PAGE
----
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Joint media release
6 February 2009
A shipwreck missing off Victoria’s Ninety Mile Beach for 127 years has re-appeared at Loch Sport, with remnants of its frames and boiler now visible to beachgoers.
Heritage Victoria archaeologists believe the wreck is the Scottish-built, iron steamer Pretty Jane, which sunk in 1882 following a collision with the Magnolia.
There had been no reported sightings of the wreck since its demise, until Parks Victoria rangers reported the visible remnants on the Gippsland beach last month.
Victorian Planning Minister Justin Madden said the location, dimensions and construction of the remnants all pointed to the reappearance of the ill-fated coastal trader Pretty Jane.
“The Pretty Jane was travelling from Bairnsdale to Melbourne when it collided with the Magnolia and struck the sand bar at Lakes Entrance,” Mr Madden said.
“It continued to Melbourne for repairs but began to sink just off the Ninety Mile Beach. All on board were saved but the Pretty Jane broke up and was never seen again. The natural sand movement of the beach has revealed this missing link in our maritime heritage.”
As it is below the high water mark, the Pretty Jane is officially in Commonwealth waters and therefore protected by the Australian Government’s Historic Shipwrecks Act 1976.
Federal Minister for the Environment, Heritage and the Arts Peter Garrett welcomed the incredible discovery.
“This is a great example of the Australian and Victorian Governments working together to ensure the Pretty Jane wreck is appropriately recorded and protected,” Mr Garrett said.
“It is vital we preserve Australia’s historic shipwrecks and their artefacts, as they are often the only windows to understanding important aspects of our vast maritime heritage.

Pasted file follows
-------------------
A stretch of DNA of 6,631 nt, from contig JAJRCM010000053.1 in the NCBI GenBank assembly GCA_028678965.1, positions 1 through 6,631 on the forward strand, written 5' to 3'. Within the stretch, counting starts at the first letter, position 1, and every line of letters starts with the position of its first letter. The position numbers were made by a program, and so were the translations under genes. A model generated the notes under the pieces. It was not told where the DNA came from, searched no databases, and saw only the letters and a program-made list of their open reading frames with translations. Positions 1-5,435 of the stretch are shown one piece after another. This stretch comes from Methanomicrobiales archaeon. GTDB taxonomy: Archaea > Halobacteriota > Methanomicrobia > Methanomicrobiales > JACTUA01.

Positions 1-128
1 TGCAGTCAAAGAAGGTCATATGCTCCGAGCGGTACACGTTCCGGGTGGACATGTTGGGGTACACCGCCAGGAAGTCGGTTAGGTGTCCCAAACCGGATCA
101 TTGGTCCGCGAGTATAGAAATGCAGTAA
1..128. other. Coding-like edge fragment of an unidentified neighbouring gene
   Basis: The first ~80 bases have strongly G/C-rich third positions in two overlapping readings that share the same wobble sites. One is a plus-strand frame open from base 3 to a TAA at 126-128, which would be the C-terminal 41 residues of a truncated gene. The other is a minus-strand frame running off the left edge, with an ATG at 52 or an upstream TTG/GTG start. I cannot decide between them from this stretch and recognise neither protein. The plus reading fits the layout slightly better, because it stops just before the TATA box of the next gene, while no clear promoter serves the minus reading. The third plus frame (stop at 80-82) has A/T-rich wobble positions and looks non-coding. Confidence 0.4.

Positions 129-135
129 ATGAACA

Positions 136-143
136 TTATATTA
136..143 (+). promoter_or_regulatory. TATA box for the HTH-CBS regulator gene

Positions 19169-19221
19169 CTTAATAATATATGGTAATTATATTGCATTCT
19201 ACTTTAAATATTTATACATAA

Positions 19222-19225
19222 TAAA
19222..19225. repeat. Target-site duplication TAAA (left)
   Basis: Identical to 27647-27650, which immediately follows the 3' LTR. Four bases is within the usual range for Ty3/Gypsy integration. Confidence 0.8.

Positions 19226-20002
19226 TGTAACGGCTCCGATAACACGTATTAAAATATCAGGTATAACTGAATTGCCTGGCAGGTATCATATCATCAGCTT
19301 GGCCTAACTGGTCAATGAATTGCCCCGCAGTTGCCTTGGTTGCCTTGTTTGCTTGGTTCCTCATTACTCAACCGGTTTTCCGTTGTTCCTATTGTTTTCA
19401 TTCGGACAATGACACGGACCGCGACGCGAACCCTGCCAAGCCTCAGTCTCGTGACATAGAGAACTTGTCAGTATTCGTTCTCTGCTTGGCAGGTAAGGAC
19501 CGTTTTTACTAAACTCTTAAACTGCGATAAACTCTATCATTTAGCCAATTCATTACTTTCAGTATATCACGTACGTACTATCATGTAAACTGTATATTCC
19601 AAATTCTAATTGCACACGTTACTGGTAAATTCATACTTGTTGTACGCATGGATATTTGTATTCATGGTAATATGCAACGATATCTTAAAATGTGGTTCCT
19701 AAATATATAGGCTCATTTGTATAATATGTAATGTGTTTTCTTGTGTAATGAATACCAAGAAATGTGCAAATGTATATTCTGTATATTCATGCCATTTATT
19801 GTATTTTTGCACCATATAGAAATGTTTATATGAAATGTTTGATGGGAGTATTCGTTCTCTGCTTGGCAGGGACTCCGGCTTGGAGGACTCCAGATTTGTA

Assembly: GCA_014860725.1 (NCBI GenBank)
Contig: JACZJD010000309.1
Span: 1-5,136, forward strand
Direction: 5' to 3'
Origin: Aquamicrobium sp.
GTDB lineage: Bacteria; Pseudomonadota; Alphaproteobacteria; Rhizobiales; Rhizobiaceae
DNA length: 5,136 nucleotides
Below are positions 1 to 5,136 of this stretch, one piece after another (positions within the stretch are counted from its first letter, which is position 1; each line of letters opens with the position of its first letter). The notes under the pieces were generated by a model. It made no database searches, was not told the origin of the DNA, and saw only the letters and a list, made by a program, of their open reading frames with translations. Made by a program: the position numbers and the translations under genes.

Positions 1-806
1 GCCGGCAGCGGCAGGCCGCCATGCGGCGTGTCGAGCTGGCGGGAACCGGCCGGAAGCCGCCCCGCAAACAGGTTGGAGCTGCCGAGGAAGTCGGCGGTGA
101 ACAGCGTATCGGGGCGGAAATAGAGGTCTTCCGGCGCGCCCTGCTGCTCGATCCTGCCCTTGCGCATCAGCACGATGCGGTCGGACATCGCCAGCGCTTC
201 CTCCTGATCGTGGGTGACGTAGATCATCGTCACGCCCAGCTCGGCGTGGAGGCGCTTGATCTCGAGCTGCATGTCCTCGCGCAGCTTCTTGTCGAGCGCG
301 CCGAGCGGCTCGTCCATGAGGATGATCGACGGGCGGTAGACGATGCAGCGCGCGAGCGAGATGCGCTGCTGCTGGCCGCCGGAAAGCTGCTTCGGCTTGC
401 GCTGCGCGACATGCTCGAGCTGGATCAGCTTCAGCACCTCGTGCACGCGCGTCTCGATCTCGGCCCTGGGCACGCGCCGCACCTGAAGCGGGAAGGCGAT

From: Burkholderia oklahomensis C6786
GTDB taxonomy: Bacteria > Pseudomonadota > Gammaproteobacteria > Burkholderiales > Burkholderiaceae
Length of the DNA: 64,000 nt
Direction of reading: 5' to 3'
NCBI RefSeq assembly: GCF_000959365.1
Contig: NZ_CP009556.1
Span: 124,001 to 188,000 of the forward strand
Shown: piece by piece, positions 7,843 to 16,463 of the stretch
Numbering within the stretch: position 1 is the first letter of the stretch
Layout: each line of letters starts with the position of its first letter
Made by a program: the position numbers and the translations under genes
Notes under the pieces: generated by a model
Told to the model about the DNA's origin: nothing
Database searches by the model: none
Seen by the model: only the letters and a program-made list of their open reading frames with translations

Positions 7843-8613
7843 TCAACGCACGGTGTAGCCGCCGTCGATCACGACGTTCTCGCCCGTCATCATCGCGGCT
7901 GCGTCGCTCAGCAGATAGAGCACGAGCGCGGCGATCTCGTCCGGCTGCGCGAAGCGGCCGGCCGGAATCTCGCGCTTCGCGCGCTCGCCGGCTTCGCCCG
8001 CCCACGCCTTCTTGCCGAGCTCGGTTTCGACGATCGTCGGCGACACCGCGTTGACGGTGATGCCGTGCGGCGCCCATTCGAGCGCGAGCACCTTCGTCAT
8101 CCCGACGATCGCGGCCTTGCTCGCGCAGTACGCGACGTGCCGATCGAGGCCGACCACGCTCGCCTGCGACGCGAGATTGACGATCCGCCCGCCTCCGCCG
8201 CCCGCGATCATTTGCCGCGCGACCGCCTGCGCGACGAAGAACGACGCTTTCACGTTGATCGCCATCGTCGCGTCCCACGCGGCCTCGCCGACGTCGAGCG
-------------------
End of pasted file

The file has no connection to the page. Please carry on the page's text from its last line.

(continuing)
“The Historic Shipwrecks Act 1976 will give legal protection to the shipwreck and its relics from damage, disturbance or removal. Provisions under the Act will ensure the protection of the wreck, its relics and any human remains.”
Mr Madden said there were about 700 historic shipwrecks in Victorian waters and only about 30 per cent of those have been found and surveyed.
“Having the Pretty Jane revealed makes it more vulnerable in many respects, which is why historic shipwrecks are protected. Heritage Victoria relies on cooperation from the community to respect the wreck and report any possible interference,” Mr Madden said.
“Although this is a wonderful opportunity for Victorians to see maritime heritage up close, beachgoers should remember that it is an offence to damage historic shipwrecks, and that includes removing items from the wreck.”
Penalties include up to $10,000 and/or imprisonment for individuals and $50,000 for a body corporate.
The 34m-long Pretty Jane was built in 1870 in Rutherglen, Scotland for the New Zealand Meat Preserving Company. In 1879, it was registered in Sydney and sold to the Australasian Steam Navigation Company.
The cargo ship Magnolia survived the 1882 collision with the Pretty Jane but in 1887 disappeared without trace between Wilsons Promontory and Lakes Entrance, taking the lives of four crew.